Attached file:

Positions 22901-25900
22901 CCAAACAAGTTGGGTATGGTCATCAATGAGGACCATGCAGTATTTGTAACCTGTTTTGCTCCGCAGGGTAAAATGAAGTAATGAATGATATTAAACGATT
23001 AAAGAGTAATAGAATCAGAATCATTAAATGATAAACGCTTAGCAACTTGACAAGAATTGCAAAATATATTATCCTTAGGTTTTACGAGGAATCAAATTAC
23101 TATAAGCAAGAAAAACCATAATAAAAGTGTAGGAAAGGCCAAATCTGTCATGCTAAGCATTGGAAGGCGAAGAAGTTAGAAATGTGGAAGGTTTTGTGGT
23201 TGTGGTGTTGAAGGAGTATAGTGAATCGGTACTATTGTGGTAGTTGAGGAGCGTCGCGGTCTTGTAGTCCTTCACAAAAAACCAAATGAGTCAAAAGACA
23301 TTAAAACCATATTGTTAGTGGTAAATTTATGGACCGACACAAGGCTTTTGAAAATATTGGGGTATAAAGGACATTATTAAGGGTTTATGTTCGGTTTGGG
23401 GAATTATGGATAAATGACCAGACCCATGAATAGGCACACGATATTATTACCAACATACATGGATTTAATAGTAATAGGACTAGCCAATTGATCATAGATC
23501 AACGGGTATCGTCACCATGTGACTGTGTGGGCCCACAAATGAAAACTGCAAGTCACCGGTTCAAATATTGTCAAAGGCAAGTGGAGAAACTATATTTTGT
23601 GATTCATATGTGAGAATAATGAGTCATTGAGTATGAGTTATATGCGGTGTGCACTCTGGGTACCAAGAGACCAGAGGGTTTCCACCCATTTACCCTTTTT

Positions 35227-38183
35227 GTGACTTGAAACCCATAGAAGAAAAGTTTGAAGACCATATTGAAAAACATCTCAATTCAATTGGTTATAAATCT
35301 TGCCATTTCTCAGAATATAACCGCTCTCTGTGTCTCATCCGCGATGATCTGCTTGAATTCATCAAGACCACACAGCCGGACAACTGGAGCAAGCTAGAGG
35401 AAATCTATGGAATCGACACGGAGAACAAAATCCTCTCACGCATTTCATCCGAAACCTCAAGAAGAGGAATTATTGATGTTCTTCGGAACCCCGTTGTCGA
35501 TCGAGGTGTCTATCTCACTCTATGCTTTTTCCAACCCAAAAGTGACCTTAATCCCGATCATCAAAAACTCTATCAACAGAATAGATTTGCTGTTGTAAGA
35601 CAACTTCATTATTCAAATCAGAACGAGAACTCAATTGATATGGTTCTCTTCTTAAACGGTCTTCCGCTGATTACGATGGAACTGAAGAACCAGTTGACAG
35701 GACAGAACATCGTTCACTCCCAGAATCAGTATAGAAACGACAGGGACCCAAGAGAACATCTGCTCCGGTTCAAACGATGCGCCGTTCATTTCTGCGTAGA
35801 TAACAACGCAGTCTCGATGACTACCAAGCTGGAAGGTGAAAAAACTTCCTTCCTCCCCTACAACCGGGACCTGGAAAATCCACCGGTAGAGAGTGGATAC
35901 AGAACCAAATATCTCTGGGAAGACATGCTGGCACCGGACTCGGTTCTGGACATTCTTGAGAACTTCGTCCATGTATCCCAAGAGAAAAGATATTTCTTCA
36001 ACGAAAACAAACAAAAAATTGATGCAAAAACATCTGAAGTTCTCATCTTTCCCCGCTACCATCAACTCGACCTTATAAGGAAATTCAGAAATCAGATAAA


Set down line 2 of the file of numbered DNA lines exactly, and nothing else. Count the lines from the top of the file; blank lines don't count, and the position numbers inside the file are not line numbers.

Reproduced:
22901 CCAAACAAGTTGGGTATGGTCATCAATGAGGACCATGCAGTATTTGTAACCTGTTTTGCTCCGCAGGGTAAAATGAAGTAATGAATGATATTAAACGATT